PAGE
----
But we’ve heard about chimps and gorillas learning language. Kanzi, a bonobo chimpanzee, learned words and even symbolic use of a keyboard. Kanzi also learned through hearing the use of new words. But that is where it stopped.

To quote James Trefil again, “If we take the claims being advanced for Kanzi at face value, where are we? We have a member of the most intelligent primate species, a veritable Shakespeare of non-human animals, raised under special and unusual conditions, performing at the level of a human child of two and a half. But remember that in humans, real language begins just after this age. . . . Then we have to conclude that even in this optimal case, animals other than humans cannot learn real human language.”

Human Vision and the Hand

Now I’d like to introduce two features we can easily take for granted, our hands and our eyes.

Ordinarily we don’t think of our hands as being anything special. But just try to think of any other creature that can do the many and diverse things we can do with our hands. The closest match is the hand of a chimp. But
chimp hands are larger, stronger, and even clumsy. Simple things like using all ten fingers to type, peel an apple, or tie a knot are beyond what chimps can do.

The strength in our fingers comes from larger muscles in the forearm and the fine manipulative control comes from much smaller muscles in the hand itself. Our ability to manipulate our environment with our hands is unparalleled. Using our intelligence we even devise additional tools for our hands to further extend our mastery of the world around us. Full use of our hands comes about from our upright and bipedal gait, allowing our hands the freedom not found in any other mammal.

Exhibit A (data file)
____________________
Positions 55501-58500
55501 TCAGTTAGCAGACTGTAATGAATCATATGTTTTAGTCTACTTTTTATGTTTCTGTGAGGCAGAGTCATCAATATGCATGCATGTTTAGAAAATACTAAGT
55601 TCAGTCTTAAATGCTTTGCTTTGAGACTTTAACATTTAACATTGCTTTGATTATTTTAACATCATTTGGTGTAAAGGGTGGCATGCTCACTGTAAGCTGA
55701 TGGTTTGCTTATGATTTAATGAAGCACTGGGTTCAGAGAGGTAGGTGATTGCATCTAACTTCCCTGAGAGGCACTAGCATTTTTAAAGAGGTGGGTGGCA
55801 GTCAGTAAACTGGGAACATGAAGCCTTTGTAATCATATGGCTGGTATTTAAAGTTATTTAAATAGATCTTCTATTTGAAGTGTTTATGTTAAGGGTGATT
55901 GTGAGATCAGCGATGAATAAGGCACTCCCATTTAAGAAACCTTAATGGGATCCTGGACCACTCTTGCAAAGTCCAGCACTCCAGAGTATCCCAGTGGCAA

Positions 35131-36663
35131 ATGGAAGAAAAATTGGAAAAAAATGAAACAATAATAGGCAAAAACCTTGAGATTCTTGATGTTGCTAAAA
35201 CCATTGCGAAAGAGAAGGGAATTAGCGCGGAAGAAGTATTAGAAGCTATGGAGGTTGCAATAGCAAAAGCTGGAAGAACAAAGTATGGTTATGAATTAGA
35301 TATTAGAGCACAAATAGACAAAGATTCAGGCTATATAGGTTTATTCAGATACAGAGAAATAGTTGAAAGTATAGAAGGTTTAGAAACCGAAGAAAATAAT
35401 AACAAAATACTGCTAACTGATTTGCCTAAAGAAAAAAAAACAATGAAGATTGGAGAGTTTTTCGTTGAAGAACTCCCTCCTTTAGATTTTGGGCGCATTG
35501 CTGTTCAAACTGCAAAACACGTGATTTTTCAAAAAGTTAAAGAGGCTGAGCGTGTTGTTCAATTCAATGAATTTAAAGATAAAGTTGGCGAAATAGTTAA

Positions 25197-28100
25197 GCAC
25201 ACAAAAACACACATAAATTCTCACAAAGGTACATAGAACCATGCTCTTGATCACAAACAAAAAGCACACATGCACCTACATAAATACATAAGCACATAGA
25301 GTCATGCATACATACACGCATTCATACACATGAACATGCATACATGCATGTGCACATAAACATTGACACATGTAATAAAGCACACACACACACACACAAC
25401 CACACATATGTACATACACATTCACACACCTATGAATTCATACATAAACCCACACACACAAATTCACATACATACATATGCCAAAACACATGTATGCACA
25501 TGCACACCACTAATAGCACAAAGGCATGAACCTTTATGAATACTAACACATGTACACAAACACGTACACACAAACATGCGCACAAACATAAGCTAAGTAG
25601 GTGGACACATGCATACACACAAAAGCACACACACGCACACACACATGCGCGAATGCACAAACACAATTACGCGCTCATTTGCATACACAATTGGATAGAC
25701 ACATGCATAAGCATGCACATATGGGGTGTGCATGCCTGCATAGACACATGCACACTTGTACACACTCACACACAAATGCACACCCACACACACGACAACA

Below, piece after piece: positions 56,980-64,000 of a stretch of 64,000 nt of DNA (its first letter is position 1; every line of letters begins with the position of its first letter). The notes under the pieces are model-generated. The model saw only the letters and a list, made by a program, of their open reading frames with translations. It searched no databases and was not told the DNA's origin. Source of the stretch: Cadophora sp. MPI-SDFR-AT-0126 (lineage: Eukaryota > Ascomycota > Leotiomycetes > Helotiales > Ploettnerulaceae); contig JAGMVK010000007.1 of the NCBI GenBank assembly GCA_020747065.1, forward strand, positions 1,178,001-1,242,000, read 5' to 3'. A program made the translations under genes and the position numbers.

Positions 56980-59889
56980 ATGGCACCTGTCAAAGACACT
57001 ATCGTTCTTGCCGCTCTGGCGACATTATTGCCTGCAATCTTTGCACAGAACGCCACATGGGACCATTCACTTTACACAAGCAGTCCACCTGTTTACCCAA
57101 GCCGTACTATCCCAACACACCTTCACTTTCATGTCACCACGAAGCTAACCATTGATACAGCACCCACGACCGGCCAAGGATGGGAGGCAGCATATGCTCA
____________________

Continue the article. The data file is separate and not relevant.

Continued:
In his book Nature’s Destiny Michael Denton asks about the human hand “whether any other species possesses an organ approaching its capabilities. The answer simply must be that no other species possesses a manipulative organ remotely approaching the universal utility of the human hand. Even in the field of robotics, nothing has been built which even remotely equals the all-around manipulative capacity of the hand.”

But in order to even use our hands well, we need exceptional vision to be able to detect all the little things our minds notice to manipulate. Given the physics of visible light and the dimensions and molecular process of detecting light in our eyes, the resolving power of the human eye is close to the optimum for a camera-type eye using biological cells and processes.

Some animals such as high-flying hawks and eagles detect motion from far greater distances that we can, and some organisms see much better in the dark than we do, but for all-around color vision, detail and resolution, our eyes seem to be the best there is. Combined with our highly interconnected brain, our upright gait for easily seeing straight ahead, a swiveling neck to see side to side, and our overall size, our eyes open the world to us as for no other species.

Developing science and technology, communicating to thousands and even millions through the written word, and simply exploring the world around us, are only possible through an integrated use of our unique intelligence, social structure and speech, hands and vision.

The Use of Fire

As I have explored the biology of human uniqueness, I have focused on some of our individual capacities such as our intelligence, speech, our marvelous hands, and our unique all-around color vision. I have used throughout, the wonderful book by Michael Denton, Nature’s Destiny. Now I’m looking at one of our key distinguishing characteristics which combine all of these. Humans are the only biological creatures that have mastered the use of fire. If you think for a minute, every other animal has nothing but fear when it comes to fire. We are also fearful of fire and the damage it can do, but we have also managed to harness it and use it.